A “variable” FFT is a circuit that can compute a number of different transform sizes, whose size is chosen at “runtime”. For example 4G wireless protocols usually require the ability to compute sizes from 128points to 2048points.
Here performance and resource usage data is provided on a 2048point variable FFT example and compared to an equivalent Intel radix2^{2} single delay feedback version (IP v10.1), modified to permit extraction of smaller transform sizes results earlier in the pipeline. Both the Centar and Intel circuits were compiled using Intel’s software tools (Quartus II) and the same target hardware (Stratix III EP3SE50F484C2 FPGA).
The TimeQuest static timing analyzer was used to determine maximum clock frequencies (Fmax) at 1.1V and 85C (worst case settings). Both circuits support data “streaming” or continuous normal order input/output of data. The signaltoquantizationnoiseratio (SQNR) estimates were obtained from Matlab bitaccurate RTL simulations based on “single tone” full scale (real) input data sets with random frequencies and phase. Intel’s Matlab models were used for their circuits.
Intel’s radix2^{2} single delay feedback architecture uses natural word growth to accommodate dynamic range. Simulations showed that a 16bit fixedpoint input with a 30bit fixedpoint output results in equivalent SQNR compared to the Centar design with a 16bit input, 16bit output and 4bit exponent.
Table 1. Comparison of variable FFT, streaming (normal order in/out) circuits using a Stratix III EP3SE50F484C2 FPGA as target device.
Centar  Intel  
Technology 
65nm 
65nm 
FPGA 
Stratix III 
Stratix III 
ALMs 
4331 
3826 
LUTs 
6426 
4101 
Registers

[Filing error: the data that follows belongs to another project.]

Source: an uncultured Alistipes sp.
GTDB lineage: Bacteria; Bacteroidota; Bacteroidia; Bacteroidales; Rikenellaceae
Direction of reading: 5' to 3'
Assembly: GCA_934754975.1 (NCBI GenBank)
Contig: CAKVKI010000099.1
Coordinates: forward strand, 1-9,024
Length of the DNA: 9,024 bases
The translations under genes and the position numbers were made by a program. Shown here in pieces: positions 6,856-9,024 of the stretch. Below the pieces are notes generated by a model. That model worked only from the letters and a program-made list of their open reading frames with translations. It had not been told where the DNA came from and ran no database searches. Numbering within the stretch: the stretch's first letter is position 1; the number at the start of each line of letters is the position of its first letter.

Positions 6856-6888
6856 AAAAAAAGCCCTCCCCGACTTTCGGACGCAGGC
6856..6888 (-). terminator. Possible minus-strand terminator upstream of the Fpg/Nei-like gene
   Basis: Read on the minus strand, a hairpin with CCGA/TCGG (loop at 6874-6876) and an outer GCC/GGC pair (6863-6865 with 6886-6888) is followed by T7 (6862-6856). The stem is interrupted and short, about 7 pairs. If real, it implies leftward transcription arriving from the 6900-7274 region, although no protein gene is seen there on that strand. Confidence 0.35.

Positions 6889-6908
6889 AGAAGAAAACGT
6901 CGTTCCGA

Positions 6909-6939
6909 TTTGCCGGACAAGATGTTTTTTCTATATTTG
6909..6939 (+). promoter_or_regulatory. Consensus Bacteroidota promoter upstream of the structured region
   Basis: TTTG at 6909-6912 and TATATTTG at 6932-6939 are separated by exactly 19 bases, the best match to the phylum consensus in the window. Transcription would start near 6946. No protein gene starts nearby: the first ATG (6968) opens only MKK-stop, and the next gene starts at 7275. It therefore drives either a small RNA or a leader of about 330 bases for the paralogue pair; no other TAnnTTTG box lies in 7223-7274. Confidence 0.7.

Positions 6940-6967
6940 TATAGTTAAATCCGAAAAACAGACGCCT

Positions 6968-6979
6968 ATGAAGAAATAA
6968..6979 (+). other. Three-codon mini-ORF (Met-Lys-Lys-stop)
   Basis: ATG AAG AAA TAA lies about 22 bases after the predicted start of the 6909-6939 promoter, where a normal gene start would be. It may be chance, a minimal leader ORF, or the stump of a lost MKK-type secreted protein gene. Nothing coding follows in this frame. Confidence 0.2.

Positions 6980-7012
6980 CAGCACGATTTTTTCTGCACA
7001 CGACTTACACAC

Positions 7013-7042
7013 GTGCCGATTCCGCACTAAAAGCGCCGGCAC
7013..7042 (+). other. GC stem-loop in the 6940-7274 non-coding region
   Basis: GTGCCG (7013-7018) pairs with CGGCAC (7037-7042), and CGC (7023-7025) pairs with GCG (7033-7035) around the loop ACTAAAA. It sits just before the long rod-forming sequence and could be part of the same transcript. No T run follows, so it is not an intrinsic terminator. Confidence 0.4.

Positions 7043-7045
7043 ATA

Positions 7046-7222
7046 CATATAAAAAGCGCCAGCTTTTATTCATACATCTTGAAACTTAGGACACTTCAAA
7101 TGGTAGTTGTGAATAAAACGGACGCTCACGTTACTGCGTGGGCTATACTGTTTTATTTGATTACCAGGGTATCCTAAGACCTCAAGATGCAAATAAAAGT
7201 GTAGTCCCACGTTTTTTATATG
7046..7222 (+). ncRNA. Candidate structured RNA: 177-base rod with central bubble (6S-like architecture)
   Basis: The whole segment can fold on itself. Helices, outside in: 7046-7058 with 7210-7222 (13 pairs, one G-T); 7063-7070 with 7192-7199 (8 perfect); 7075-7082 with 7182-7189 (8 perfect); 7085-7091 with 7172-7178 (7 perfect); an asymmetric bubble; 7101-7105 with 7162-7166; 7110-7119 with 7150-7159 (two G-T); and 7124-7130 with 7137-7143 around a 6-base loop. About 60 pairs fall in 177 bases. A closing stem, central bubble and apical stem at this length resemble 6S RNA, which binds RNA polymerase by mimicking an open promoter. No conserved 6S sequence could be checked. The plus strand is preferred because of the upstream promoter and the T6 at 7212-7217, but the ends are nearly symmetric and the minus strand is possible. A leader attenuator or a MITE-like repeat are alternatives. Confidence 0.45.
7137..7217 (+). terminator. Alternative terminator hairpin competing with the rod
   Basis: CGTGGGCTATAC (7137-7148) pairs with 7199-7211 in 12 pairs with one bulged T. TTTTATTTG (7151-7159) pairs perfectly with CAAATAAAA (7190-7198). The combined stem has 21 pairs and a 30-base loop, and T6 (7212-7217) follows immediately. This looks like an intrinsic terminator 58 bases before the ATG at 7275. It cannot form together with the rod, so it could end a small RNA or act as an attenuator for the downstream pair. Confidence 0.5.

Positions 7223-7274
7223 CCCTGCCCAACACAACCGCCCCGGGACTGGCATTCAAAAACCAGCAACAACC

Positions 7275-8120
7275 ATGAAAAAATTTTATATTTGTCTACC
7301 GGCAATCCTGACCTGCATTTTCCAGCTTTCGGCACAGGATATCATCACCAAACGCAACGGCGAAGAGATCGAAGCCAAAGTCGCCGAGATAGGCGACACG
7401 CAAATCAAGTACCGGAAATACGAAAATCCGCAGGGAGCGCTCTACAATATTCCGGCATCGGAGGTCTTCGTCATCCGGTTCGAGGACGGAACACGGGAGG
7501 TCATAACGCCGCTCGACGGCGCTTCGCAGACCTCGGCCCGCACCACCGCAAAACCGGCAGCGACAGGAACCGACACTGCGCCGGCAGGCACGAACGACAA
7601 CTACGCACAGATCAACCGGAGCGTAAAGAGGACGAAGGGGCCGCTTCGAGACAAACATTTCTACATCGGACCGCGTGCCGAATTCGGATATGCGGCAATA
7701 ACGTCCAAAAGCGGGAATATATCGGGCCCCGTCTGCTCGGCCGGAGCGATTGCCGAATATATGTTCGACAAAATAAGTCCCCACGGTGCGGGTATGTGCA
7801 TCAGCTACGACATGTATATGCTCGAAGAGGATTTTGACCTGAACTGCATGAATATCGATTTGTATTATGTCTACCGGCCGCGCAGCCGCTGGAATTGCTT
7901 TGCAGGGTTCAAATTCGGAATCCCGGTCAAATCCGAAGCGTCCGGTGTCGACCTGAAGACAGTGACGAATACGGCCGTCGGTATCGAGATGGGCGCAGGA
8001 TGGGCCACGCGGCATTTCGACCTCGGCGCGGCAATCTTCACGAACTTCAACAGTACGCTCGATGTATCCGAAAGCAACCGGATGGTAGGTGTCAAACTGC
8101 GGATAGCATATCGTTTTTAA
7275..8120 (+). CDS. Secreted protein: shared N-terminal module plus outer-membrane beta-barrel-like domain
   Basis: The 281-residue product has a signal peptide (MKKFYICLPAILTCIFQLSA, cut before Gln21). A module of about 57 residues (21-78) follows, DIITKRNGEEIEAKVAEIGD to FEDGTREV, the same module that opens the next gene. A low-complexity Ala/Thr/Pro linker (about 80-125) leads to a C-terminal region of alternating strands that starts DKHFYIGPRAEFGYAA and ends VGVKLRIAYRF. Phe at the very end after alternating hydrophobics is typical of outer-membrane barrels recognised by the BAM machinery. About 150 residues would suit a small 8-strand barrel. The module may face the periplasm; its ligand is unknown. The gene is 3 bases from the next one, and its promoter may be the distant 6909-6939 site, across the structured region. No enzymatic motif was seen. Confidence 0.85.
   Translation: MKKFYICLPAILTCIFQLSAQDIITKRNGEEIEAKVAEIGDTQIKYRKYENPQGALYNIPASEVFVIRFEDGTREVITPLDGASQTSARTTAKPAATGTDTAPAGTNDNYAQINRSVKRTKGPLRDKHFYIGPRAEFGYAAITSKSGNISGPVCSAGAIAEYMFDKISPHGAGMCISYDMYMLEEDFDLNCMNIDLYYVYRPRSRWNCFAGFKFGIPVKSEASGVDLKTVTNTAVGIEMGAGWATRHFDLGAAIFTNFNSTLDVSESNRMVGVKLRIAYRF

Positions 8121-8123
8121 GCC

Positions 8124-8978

6718 
6549 
Memory (Kbits) 
290 
208 
Memory (M9K) 
42 
30 
Multipliers (18bits) 
33 
36 
Fmax (data rate, MHz) 
523 
315 
SQNR (average, 5 transform sizes) 
83.9 
77.3 
In Table 1 the adaptive logic module (ALM) is the basic unit of a Stratix III FPGA (one 8input LUT, two registers plus other logic). Comparison with Xilinx Virtex 5 devices can be made by noting that two M9K memories are equivalent to a Xilinx BRAM and that an ALM is equivalent to between 1.2 and 1.8 LEs, since benchmark studies show 1 ALM=1.2 LEs (Xilinx white paper WP284 v1.0, December 19, 2007) and 1 ALM=1.8 LEs (Intel white paper), respectively.
The memory size (Kbits) indicates the total used memory in the M9Ks and is a measure of how fully utilized they are.
Operation at 500MHz has been verified using an Intel Stratix III development kit, which included an EP3SL150F1152C2 FPGA.
The Fmax values were based on the best of ~20 seeds for each circuit.
As can be seen in Table 1 the Centar circuit provides much higher speeds, >500MHz vs. ~300MHz data rates . It also generates a much smaller 16bit output (vs. 30bits for the Intel circuit) so that “downstream” processing will use less memory, run potentially faster and consume less logic hardware. The Centar circuit can be programmed to do any poweroftwo computation. Also, nonpoweroftwo sizes can be included as well, something that isn’t possible with traditional FFT circuits.
Another set of resource usage, plus a comparison to an Intel equivalent (IP v17.1), is shown in Table 2 below for a Stratix IV EP4SGX530KH40C3 FPGA (3 speed grade). It’s important to note in this table that the Centar Fmax of 490MHz is limited not by the FPGA fabric, but is a result of the maximum operating speed of the simple dual port embedded RAMs used. The TimeQuest generated SA Fmax associated with the LUT/register fabric is >500MHz.
Table 2. Comparison of variable FFT, streaming (normal order in/out) circuits using a Stratix IV EP4SGX530KH40C3 FPGA as target device.
Centar 
Intel 

Technology 
40nm 
40nm 
FPGA 
Stratix IV 
Stratix IV 
ALMs 
4785 
6089 
LUTs 
7020 
5453 
Registers 
7044 
9752 
Memory (Kbits) 
290 
203 
Memory (M9K) 
42 
28 
Multipliers (18bits) 
33 
68 
Fmax (data rate, MHz) 
490 
283 
SQNR (average, 5 transform sizes) 
84 
90 
FFT 2048pts (µs) 
4.2 
7.2